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Budavári Palota (Buda Castle)
On the next day, we participated in a free walking tour. The concept is actually pretty cool: local students will volunteer and be tour guides, and we will just walk from one destination to another and these tour guides will explain the history and some fun facts behind each destination. There’s no fee in signing up for it, and if you’re happy with their services, simply tip them at the end of the tour. There’s often a theme to their walking tour, like the normal history walk, the Jewish walk, the Communist walk etc.
The Little Princess statue, sculpted by László Marton
We started off by visiting some good luck. (: This is a popular statue sitting on the railing near to Vigadó. We were told by our tour guides that Marton actually wanted to sculpt a little boy, but because he only has a daughter, he carved the sculpture using his little girl’s face but make her wear a little boy’s clothings. Rub her knees for some good luck!
Next, we walked to see Budapest’s version of Ponte Milvio, which is for lovers to write their names on a padlock, lock it onto the structure and throw the key away to lock their love together forever.
St. Stephen’s Basilica
St. Stephen’s Basilica is the largest church in Hungary completed in 1905. This neoclassical building houses a sacred relic of King Stephen I.
Another view of St. Stephen’s Basilica
Policeman Statue near St. Stephen’s Basilica
This is another good luck statue – for dinner! We were told to touch this policeman statue’s belly for good luck in finding delicious food for dinner.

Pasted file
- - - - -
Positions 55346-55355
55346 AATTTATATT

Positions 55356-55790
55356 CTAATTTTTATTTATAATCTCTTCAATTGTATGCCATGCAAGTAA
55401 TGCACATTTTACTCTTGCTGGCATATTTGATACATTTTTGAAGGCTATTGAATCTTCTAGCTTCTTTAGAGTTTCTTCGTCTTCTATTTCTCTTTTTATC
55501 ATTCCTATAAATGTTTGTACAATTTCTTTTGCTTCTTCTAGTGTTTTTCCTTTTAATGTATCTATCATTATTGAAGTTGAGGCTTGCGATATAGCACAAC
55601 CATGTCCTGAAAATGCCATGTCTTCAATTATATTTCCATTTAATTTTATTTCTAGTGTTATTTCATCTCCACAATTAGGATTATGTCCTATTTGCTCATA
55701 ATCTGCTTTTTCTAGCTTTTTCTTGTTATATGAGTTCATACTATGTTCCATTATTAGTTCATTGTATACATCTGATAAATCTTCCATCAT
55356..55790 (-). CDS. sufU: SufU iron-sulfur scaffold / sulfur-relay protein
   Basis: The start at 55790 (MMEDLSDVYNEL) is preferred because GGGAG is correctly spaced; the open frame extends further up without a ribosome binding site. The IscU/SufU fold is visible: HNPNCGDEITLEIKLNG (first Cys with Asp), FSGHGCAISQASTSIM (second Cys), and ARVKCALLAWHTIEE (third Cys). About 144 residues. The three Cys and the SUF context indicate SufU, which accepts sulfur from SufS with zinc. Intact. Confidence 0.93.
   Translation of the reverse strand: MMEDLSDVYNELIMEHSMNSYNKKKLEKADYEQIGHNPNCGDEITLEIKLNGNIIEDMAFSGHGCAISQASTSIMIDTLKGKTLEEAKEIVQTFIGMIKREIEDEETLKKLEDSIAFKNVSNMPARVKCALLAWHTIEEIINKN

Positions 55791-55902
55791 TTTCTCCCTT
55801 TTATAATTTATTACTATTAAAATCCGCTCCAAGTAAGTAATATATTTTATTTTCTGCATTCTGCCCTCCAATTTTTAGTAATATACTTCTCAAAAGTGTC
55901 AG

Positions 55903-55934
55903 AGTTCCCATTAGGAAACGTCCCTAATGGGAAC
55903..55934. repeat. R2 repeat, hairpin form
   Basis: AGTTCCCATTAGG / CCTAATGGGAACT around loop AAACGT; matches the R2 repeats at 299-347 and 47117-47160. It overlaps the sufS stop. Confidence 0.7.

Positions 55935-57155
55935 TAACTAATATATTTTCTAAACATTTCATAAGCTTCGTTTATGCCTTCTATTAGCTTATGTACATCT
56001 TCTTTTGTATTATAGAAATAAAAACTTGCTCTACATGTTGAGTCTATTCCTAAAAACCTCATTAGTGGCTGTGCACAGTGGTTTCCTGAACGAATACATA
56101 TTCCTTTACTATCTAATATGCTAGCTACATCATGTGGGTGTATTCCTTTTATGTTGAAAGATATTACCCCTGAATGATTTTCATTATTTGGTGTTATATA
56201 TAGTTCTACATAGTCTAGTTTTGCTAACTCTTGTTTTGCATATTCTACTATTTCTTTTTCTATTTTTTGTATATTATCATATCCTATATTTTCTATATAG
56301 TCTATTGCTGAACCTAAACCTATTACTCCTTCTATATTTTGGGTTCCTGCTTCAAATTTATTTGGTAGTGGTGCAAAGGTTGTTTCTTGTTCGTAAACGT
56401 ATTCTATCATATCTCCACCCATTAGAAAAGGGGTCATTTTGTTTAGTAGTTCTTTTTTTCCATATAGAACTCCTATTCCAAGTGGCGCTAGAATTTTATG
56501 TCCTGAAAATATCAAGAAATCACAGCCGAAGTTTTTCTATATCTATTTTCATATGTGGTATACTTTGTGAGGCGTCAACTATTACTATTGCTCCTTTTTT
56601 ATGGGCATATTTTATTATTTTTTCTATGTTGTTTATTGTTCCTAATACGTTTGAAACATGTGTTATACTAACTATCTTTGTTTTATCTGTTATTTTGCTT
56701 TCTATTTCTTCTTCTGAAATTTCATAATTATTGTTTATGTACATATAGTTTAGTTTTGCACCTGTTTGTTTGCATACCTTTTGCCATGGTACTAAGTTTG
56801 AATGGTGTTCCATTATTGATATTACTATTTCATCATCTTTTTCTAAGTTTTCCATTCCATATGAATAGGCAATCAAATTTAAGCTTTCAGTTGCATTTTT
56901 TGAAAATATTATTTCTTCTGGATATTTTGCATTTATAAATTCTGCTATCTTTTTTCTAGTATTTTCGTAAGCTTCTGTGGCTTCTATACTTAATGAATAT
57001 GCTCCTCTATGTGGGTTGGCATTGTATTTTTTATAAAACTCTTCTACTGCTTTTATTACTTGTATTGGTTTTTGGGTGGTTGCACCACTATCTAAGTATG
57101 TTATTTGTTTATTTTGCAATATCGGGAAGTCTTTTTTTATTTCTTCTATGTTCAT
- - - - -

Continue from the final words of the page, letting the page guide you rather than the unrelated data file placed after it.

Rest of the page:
After that, we crossed the Széchenyi Chain Bridge to the Buda side.
We were headed towards the Buda Castle, and we spotted a tram up the hill. But of course, being a walking tour, we walked up the hill instead of taking the tram… It’s good exercise though!
We reached the top of the hill and we were rewarded with the beautiful views of the Pest side. Spot the St. Stephen’s Basilica? (;
The walking tour doesn’t cover the Buda Castle, so we could actually walk back at the end of the tour to visit the Castle, but we weren’t that interested…
Statue of Hussar General András Hadik
This Hussar General is well known for his feat in capturing the Prussian capital Berlin during the Seven Years Wars (1756 – 1763).
What’s interesting about this status is that the horse has balls… And our guide told us that touching it will bring you good skills in bed (hahaha). Another version that we actually read online is that students often come here and touch the balls for good luck for their examinations.
Though this church is officially named the Church of Our Lady, it is more popularly known as Matthias Church, after the much-loved 15th-century king, King Matthias.
Hungarian Parliament Building
Our tour ended at Matthias Church and we walked down the hill to the Danube River for a view of the largest building in Hungary – the Hungarian Parliament Building. It’s one of the nicest and most impressive Parliament houses I’ve ever seen.
After that, we took a really, really long walk to Margaret Island to relax for the rest of the day. (: Margaret Island is a 2.5-kilometre long island situated right in the middle of the Danube River in Budapest. The fountain in the photo is actually a Music Fountain – the water will spring out according to the music played.
We stopped at Budapest for only 2 days and it was so unfortunate that the 2 days were a public holiday and a Sunday – meaning a lot of shops were closed except for touristy ones. But we were still lucky to found a bar (forgot where it was!) that has a really awesome and tasty Goulash Soup – rich, thick and full of spices! If you are planning a visit to Budapest, don’t forget to check out this site for some tips on choosing your accommodation!
Next stop will be Vienna! (: